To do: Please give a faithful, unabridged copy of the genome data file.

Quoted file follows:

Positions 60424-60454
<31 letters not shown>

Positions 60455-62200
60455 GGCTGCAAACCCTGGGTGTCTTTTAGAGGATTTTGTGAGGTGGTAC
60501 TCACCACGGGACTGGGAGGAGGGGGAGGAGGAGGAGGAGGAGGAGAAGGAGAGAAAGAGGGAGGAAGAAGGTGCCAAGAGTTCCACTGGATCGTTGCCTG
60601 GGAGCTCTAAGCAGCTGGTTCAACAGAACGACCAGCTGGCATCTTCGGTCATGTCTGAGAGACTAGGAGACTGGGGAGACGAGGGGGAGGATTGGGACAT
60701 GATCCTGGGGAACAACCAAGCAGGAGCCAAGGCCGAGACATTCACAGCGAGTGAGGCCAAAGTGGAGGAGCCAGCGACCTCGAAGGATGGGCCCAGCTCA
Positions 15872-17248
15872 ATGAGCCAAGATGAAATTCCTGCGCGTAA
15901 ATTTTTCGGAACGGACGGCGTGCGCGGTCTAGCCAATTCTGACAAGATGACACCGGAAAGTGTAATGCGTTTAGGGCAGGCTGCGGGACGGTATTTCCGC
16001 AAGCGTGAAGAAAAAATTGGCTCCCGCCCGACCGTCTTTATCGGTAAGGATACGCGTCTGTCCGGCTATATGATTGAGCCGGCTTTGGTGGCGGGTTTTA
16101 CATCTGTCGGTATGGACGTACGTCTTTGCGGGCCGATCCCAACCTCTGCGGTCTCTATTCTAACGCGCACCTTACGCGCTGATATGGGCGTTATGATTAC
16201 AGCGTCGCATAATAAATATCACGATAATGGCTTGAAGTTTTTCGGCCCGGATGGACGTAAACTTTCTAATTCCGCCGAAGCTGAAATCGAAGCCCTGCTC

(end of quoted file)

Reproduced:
Positions 60424-60454
<31 letters not shown>

Positions 60455-62200
60455 GGCTGCAAACCCTGGGTGTCTTTTAGAGGATTTTGTGAGGTGGTAC
60501 TCACCACGGGACTGGGAGGAGGGGGAGGAGGAGGAGGAGGAGGAGAAGGAGAGAAAGAGGGAGGAAGAAGGTGCCAAGAGTTCCACTGGATCGTTGCCTG
60601 GGAGCTCTAAGCAGCTGGTTCAACAGAACGACCAGCTGGCATCTTCGGTCATGTCTGAGAGACTAGGAGACTGGGGAGACGAGGGGGAGGATTGGGACAT
60701 GATCCTGGGGAACAACCAAGCAGGAGCCAAGGCCGAGACATTCACAGCGAGTGAGGCCAAAGTGGAGGAGCCAGCGACCTCGAAGGATGGGCCCAGCTCA
Positions 15872-17248
15872 ATGAGCCAAGATGAAATTCCTGCGCGTAA
15901 ATTTTTCGGAACGGACGGCGTGCGCGGTCTAGCCAATTCTGACAAGATGACACCGGAAAGTGTAATGCGTTTAGGGCAGGCTGCGGGACGGTATTTCCGC
16001 AAGCGTGAAGAAAAAATTGGCTCCCGCCCGACCGTCTTTATCGGTAAGGATACGCGTCTGTCCGGCTATATGATTGAGCCGGCTTTGGTGGCGGGTTTTA
16101 CATCTGTCGGTATGGACGTACGTCTTTGCGGGCCGATCCCAACCTCTGCGGTCTCTATTCTAACGCGCACCTTACGCGCTGATATGGGCGTTATGATTAC
16201 AGCGTCGCATAATAAATATCACGATAATGGCTTGAAGTTTTTCGGCCCGGATGGACGTAAACTTTCTAATTCCGCCGAAGCTGAAATCGAAGCCCTGCTC